Nonalcoholic Fatty Liver Disease (NAFLD) & NASH
View or Print All Sections
Definition & Facts
Nonalcoholic fatty liver disease (NAFLD) is a condition in which fat builds up in your liver. Nonalcoholic fatty liver (NAFL) and nonalcoholic steatohepatitis (NASH) are types of NAFLD. If you have NASH, you have inflammation and liver damage, along with fat in your liver.
Symptoms & Causes
Usually, nonalcoholic fatty liver disease (NAFLD) is a silent disease with few or no symptoms. Certain health conditions and diseases—including obesity, metabolic syndrome, and type 2 diabetes—make you more likely to develop NAFLD.
Doctors use your medical history, a physical exam, and tests to diagnose nonalcoholic fatty liver disease (NAFLD). Doctors may use blood tests, imaging tests, and liver biopsy to diagnose NAFLD and tell the difference between nonalcoholic fatty liver (NAFL) or nonalcoholic steatohepatitis (NASH).
Doctors recommend weight loss to treat nonalcoholic fatty liver disease (NAFLD), which is either nonalcoholic fatty liver (NAFL) or nonalcoholic steatohepatitis (NASH). Weight loss can reduce fat, inflammation, and fibrosis in the liver. No medicines have been approved to treat NAFLD or NASH.
Eating, Diet, & Nutrition
You may be able to prevent nonalcoholic fatty liver disease (NAFLD)—nonalcoholic fatty liver (NAFL) or nonalcoholic steatohepatitis (NASH)—by eating a healthy diet and maintaining a healthy weight. If you have NAFLD, your doctor may recommend weight loss and diet changes.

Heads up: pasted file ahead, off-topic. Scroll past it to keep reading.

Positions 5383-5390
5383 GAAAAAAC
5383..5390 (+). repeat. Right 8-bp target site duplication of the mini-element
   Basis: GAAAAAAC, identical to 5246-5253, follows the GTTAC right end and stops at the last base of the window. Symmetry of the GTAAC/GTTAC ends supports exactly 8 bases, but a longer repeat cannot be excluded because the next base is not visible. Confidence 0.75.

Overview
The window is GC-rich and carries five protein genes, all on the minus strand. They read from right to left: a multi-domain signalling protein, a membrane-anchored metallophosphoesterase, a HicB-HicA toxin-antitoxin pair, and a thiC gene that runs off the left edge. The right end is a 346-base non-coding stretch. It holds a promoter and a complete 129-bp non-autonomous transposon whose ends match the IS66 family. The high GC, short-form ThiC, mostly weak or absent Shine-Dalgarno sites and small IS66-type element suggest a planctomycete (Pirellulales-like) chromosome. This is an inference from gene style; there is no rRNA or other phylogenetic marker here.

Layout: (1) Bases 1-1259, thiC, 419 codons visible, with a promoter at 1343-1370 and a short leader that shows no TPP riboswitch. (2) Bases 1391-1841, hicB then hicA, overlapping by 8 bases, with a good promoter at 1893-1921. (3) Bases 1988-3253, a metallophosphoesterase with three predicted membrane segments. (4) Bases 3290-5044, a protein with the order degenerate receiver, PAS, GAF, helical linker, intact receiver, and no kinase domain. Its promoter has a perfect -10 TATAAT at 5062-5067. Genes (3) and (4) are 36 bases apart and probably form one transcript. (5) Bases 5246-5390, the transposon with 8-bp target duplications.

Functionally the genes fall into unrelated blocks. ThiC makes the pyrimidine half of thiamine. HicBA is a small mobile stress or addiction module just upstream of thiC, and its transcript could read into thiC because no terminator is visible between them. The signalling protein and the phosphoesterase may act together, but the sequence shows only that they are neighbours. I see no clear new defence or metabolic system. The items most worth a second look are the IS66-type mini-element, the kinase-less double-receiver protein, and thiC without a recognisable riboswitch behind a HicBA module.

The National Institute of Diabetes and Digestive and Kidney Diseases (NIDDK) and other components of the National Institutes of Health (NIH) conduct and support research into many diseases and conditions.
Related Conditions & Diseases
Related Diagnostic Tests
Your Digestive System & How it Works
The digestive system is made up of the gastrointestinal (GI) tract—also called the digestive tract—and the liver, pancreas, and the gallbladder. The GI tract is a series of hollow organs joined in a long, twisting tube from the mouth to the anus.
This content is also available in:
This content is provided as a service of the National Institute of Diabetes and Digestive and Kidney Diseases
(NIDDK), part of the National Institutes of Health. The NIDDK translates and disseminates research findings to increase knowledge and understanding about health and disease among patients, health professionals, and the public. Content produced by the NIDDK is carefully reviewed by NIDDK scientists and other experts.
The NIDDK would like to thank:
Brent A. Tetri, M.D., Saint Louis University